Below the drill pipe are drill collars, which are heavier, thicker and stronger than normal drill pipe. The drill collars help to add weight to the drill string, right above the bit, to ensure there is enough downward pressure to allow the bit to drill through hard rock. The number and nature of the drill collars on any particular rotary rig can be altered depending on the down-hole conditions experienced while drilling.
The final component of rotary drilling consists of the circulating system. There are a number of main objectives of this system, including cooling and lubricating the drill bit, removing debris and cuttings, and coating the walls of the well with a mud type-cake. The circulating system consists of drilling fluid, which is circulated down through the well hole throughout the drilling process.
The components of the circulating system include drilling fluid pumps, compressors, related plumbing fixtures, and specialty injectors for the addition of additives to the fluid flow stream.
Rotary drilling, as opposed to percussion drilling, cuts by rotating a bit at the bottom of the hole. In addition to rotation, downward pressure must be exerted and continued as the bit cuts it way through the formation.
Part of the art of rotary drilling is to match the bit type and pull-down pressure with the formation, and the use of drilling fluids to maintain circulation to keep the hole clear of cuttings and the bit lubricated and cool. A rotating table turns the drill string via a kelly bar passing through the table and attached to the top joint of the drill string.
Methods of imparting rotation and/or pull-down pressure to the drill bit:
- rotary table, rotary table with pull-down cables;
- hydraulically driven top-head, top-head unit with pull-down chains (more recent top-head-drive rigs are completely hydraulically driven, eliminating the need for chains or cables to provide pull-down forces); and
- downhole motors (also called downhole turbines), which impart the rotational force directly at the drill bit. The earliest downhole bit-driving device was the Turbodrill, patented in 1873.
Force on bit is that force used to impart downward energy to the drill string. This force can be created simply by the weight of the drill string, including drill collars and stabilizers attached immediately behind the bit. If sufficient weight is attached to the drill string due to the size and depth of the hole, the string weight by itself may provide sufficient downward force on the drill bit to ensure continued penetration.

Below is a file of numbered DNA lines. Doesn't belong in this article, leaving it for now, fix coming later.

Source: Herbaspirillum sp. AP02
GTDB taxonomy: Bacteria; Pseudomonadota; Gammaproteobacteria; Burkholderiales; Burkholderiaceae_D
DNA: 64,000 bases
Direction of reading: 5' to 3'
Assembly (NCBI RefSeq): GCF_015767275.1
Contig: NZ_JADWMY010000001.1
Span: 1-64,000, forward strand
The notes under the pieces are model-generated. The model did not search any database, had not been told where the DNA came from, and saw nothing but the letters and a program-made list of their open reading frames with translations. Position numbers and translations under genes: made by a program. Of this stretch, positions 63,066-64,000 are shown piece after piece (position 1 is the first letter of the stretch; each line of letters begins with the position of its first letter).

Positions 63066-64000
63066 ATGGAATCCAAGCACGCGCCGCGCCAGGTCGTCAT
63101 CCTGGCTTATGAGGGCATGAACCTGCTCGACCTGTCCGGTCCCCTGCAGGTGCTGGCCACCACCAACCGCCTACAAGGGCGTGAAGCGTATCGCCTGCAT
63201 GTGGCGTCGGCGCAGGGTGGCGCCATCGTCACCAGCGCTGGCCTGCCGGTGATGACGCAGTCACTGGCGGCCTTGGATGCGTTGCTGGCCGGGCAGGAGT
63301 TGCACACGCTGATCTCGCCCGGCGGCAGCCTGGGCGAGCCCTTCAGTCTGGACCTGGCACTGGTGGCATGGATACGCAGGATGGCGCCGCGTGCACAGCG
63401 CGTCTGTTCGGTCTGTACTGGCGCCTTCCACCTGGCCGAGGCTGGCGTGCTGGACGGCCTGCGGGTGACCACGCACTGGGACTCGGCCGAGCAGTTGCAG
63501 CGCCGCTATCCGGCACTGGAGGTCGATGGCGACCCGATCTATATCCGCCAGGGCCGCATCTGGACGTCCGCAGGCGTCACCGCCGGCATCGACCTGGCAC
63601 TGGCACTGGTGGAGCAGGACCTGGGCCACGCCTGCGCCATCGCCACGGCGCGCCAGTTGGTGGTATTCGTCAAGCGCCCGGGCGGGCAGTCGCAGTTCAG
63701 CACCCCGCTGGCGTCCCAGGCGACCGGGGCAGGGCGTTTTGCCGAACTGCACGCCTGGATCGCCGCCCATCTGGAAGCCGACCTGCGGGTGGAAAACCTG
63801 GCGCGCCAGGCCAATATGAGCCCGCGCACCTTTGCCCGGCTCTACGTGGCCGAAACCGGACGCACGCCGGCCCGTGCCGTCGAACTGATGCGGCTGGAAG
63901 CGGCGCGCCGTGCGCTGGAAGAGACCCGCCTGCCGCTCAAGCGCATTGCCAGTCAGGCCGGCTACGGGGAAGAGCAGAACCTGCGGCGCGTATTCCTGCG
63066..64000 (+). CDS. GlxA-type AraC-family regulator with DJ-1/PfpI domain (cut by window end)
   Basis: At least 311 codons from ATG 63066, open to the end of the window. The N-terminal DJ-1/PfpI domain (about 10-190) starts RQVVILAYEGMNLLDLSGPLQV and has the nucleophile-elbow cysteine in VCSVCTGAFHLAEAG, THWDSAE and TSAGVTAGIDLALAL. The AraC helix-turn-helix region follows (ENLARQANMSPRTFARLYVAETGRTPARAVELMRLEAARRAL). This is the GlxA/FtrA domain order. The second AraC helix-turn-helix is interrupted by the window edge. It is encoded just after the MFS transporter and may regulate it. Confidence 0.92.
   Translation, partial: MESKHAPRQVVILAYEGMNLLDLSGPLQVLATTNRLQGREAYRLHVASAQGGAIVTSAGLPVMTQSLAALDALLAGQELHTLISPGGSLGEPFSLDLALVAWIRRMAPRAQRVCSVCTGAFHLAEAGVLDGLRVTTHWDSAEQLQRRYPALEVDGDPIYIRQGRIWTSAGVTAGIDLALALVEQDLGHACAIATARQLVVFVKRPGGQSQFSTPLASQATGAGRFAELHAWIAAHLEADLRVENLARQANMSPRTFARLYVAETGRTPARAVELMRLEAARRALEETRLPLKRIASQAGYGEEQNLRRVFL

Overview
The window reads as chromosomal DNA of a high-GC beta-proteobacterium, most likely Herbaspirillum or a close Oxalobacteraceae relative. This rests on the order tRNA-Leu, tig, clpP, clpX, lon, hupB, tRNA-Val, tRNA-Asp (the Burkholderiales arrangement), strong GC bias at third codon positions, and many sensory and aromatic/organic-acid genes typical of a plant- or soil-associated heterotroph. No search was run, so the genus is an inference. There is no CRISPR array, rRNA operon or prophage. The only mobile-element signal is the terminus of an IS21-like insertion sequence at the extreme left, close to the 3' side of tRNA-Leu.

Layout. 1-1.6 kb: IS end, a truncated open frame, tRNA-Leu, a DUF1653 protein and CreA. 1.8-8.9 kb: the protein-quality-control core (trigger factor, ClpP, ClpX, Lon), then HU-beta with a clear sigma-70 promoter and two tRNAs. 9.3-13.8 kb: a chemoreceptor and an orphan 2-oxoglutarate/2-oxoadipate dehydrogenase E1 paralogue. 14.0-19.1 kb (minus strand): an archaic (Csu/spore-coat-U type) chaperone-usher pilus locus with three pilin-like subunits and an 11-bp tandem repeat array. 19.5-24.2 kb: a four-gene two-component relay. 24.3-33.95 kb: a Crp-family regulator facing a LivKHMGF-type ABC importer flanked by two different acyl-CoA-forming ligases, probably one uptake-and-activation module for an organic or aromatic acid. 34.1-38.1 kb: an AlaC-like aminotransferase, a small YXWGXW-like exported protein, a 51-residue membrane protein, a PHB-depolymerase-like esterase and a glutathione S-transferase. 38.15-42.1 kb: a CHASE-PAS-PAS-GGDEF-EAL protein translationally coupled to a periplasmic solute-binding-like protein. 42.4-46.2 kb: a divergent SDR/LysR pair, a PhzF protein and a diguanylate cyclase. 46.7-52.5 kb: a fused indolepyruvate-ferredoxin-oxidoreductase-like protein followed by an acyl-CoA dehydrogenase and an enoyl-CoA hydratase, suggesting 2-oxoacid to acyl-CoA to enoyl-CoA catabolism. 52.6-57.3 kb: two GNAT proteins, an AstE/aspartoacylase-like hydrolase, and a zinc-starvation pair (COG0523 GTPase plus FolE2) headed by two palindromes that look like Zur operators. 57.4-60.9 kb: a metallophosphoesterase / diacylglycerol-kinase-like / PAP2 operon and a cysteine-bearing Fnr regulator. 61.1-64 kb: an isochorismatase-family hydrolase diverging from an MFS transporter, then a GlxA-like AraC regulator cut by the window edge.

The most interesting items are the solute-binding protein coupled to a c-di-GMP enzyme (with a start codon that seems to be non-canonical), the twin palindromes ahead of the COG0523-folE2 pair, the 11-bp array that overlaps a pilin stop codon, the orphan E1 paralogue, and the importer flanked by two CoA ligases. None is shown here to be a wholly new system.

When beginning a new hole, and oftentimes during drilling operations, pull-down pressure from the drill rig is applied. This pull-down force is achieved by a screw, cable or chain arrangement, or by hydraulic motors. Hydraulically powered pull-down actions usually are found on more recently manufactured drill rigs, with screw, cable and chain pull-down arrangements more commonly found on older rotary rigs.
The driller controls the pull-down pressure and, thus, the speed of penetration. It must be noted that part of the art of rotary drilling is the matching of pull-down pressure to the formation. Excessive pull-down pressure can damage drill bits, drill pipe and the trueness of the borehole. Thus, applying more pull-down pressure is not always the best drilling practice.
This article is provided through the courtesy of the International School of Well Drilling (see below).
Educating the Drilling Industry
The International School of Well Drilling (ISWD) was established in May 2002 to serve the needs of the water well, environmental and geotechnical sectors of the drilling industry. Since opening, ISWD has trained students both nationally and internationally. These students have included those seeking to enter the drilling industry, and those currently employed at a junior level in the industry, as well as industry regulators and licensed well drillers seeking to further their knowledge.
Since 2005, the ISWD’s focus has shifted to offering training to those already in the water well drilling industry. Continuing education as a requirement for license renewal is required in 27 states. The remaining states are likely to join the majority over time. ISWD is proud to offer continuing education credits for the well drilling industry online.
ISWD receives calls from operators around the country needing a wide variety of training and consulting services. The school has provided customized training ranging from programs for experienced employees to basic training programs for those new to the industry. Specific consulting projects also are undertaken.
To contact ISWD about training or consulting services, phone 863-648-1565, or send an email to email@example.com.